Though I’ve now seen their ads in The Old Schoolhouse Magazine, when I first received two books from The Critical Thinking Company to review, I had never heard of them and had no idea what the books were for! Maybe you’re also unfamiliar with what Critical Thinking offers for your homeschool. I’m happy to be able to share a little bit with you.
Critical Thinking offers a variety of material for homeschooling families – from language arts for first and second grade and mathematics curricula for preschool through second to science curricula for third through sixth grades. They offer a complete line of workbooks called Building Thinking Skills for each level from preschool to sixth grade. These workbooks are tools to improve a student’s thinking skills (hence the title), which will in turn improve learning and test scores. Much of what I saw in the Building Thinking Skills workbooks is very similar to material I have seen on standardized tests during my own school years. I have been able to review the Beginnings and Level Two books.
Building Thinking Skills – Beginnings is geared toward preschool ages three and four. It begins with color and shape recognition, first asking the child to circle or point to a specific color or shape on each page. Later, they ask logic type questions such as, “Which figure is a circle and red?” and “Which figure is blue or a square?” The child learns to carefully pay attention to the question in order to find the right answer – an important skill indeed!
James has loved working through this book. The first day we started it, he worked over 30 pages of it. I figure that wasn’t the intention of the authors, but he was having a blast. He kept saying, “Let’s do another!” I finally had to say, “James, we really need to quit. We’ll do more tomorrow.” Whew!
Among many topics, the book contains pages on:
- Geometric Shapes
- Similarities and Differences
- Spatial Positioning
The pages progress from the very simple to the increasingly difficult. This, of course, helps build the confidence of the young student. If he goes through the pages in order, his skills will develop as he goes along and he won’t be hit with anything that is confusing or too difficult.
Unlike other workbooks we’ve bought from discount stores (you know, “Everything Your Preschooler Needs to Know” type workbooks), Building Thinking Skills progresses from simple to difficult while mixing up the topics. Some workbooks put all the pages on Sequencing, for example, together, and the Sequencing pages do progress from simple to more complex, but the final page of Sequencing (which is complex) is immediately followed by an ultra-simple page of Similarities and Differences. Either the student is confused or the teacher has to keep diligent track of which page needs to be completed on which day.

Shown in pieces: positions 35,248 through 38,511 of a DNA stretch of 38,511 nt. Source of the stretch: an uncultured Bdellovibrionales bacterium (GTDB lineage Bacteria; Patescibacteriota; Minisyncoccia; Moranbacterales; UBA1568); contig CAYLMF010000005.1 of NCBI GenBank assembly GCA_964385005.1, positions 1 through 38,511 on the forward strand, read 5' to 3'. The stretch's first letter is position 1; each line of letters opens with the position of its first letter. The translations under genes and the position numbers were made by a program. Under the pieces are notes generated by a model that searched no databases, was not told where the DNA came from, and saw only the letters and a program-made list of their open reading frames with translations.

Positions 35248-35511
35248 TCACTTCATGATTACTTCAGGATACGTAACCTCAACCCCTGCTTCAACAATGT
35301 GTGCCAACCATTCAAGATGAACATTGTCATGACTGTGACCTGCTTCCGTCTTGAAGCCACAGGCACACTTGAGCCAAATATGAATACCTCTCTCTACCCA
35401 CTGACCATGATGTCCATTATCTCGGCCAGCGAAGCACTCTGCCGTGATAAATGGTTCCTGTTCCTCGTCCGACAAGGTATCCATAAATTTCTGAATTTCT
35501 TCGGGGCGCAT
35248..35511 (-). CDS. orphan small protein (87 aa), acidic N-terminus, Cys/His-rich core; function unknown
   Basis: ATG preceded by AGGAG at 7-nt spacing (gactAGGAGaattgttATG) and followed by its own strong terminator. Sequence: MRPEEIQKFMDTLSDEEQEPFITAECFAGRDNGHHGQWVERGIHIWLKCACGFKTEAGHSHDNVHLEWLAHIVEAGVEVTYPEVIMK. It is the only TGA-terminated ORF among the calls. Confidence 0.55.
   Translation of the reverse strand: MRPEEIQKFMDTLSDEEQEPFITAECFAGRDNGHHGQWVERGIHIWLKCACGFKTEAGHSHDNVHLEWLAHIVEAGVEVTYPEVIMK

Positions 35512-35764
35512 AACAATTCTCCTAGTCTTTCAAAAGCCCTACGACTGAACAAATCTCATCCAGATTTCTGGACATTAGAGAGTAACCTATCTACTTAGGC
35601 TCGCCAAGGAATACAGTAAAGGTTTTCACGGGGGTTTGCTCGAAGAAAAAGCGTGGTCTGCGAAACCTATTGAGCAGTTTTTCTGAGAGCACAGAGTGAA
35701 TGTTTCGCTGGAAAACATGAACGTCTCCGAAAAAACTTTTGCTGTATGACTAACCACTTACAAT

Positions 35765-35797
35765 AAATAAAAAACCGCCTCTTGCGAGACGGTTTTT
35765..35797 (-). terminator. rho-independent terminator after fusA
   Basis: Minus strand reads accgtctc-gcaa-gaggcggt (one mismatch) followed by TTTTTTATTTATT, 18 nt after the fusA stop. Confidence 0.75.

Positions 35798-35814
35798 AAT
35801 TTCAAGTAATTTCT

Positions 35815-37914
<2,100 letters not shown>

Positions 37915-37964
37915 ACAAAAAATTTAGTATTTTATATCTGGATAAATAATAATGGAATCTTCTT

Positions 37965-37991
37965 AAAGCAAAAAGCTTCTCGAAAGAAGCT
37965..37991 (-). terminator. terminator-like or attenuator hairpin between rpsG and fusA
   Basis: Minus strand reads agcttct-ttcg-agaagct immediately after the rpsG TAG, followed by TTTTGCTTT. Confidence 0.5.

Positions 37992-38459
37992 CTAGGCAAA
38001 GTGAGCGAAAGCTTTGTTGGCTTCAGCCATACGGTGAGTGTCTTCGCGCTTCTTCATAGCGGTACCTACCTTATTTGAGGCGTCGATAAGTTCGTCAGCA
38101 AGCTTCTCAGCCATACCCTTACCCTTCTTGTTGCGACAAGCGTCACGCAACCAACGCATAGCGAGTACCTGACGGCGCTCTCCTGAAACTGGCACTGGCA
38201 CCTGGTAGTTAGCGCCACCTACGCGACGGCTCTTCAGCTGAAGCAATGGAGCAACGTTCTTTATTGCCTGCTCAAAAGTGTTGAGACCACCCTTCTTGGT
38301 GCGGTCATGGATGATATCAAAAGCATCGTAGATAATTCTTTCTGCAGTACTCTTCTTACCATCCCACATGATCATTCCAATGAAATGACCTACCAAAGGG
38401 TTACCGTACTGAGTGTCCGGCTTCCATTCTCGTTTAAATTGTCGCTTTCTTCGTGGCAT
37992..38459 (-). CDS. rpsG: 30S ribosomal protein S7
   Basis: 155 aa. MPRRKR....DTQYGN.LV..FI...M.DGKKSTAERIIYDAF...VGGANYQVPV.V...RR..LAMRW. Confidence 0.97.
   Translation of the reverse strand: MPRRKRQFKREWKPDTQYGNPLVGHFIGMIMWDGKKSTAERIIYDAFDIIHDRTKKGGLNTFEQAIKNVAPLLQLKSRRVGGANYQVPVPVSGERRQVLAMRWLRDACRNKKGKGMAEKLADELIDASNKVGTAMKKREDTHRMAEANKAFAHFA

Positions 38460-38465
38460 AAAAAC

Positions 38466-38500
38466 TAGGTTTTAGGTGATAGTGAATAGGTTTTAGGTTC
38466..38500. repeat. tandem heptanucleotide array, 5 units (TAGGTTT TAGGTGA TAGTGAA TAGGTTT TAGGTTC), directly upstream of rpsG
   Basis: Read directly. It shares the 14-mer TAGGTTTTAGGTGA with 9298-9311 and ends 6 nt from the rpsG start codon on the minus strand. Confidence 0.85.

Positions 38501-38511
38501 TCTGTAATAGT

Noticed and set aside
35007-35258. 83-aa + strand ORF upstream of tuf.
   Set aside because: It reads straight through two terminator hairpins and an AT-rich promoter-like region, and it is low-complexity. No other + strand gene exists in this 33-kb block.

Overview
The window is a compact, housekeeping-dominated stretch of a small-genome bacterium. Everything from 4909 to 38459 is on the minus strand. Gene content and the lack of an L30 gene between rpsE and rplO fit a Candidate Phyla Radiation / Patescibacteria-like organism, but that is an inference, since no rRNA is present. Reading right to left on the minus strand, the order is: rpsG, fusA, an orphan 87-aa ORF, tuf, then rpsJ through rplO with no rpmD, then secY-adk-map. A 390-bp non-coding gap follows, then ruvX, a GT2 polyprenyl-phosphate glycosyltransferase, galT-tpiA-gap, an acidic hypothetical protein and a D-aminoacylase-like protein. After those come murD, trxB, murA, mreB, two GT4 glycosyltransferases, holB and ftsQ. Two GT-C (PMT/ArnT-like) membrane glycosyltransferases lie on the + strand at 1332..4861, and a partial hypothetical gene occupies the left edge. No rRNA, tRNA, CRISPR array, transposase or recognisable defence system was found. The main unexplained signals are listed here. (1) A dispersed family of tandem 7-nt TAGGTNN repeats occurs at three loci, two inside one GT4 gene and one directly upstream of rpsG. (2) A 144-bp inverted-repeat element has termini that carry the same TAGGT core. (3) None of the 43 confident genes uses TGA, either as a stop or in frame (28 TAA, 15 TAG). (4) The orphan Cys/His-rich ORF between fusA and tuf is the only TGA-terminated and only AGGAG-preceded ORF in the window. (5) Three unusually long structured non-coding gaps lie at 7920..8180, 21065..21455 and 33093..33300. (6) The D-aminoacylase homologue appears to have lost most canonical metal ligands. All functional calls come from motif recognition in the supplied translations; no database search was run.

With Building Thinking Skills, it’s organized simply so that teacher and student can go from page one onward without the confusion or scheduling hassle.
Every page is full color making it eye-appealing and interesting for preschoolers. The pages are not perforated so they’ll need to be worked in the book itself. I’m not sure how easily they would tear out of the binding since I didn’t try.
Some of the activities are available in their own series. For example, one of our favorites is the “Can You Find Me?” activities. They go something like this:
My nose is red.
I ate all my food,
so now I am fed.
Of the three pictures that you see,
tell me now, can you find me?
There are three or four pictures beneath the rhyme, and only one fits the rhyme exactly. Very fun for the youngster, while building logical thinking. I love Dell Logic Puzzles and couldn’t help thinking that these were kid-sized logic puzzles. “Can You Find Me?” and other of the activities are, like I mentioned, available in their own workbooks as well.
Building Thinking Skills – Level 2 is designed for students in grades 4 – 6. Nicholas is sort of in third grade and sort of in second. By his birthday, he would be in second grade if attending public school. Way back when, I couldn’t see waiting until he was nearly six to start Kindergarten with him, so we started in late August of 2005 when he was still four (his birthday is in December). So he’s in his third grade year of our homeschool. He reads on a sixth grade level but is just finishing up the second grade math book (not because of ability per se but because we needed to take a full year to make sure he had all the addition and subtraction facts memorized). With all that said, he’s been able to work in the Level Two Beginnings workbook without any problem. (Yeah, we breed ‘em smart around here. Haha…just kidding…sort of…)
- Describing Shapes
- Figural Similarities and Differences
- Figural Classifications
- Verbal Sequencing
- Describing Things
- Verbal Analogies
The organization is very similar to the Beginnings workbook that I talked about above. The only major difference is that Level 2 is black and white with no colors. Not a big deal for this age level, though.
An answer guide is included for those of us who aren’t quite as smart in the logical thinking department as our young students.
Building Thinking Skills Beginnings, Level 2, and all other levels can be purchased for $29.99 from The Critical Thinking Company.
© 2009, Cindy. All rights reserved.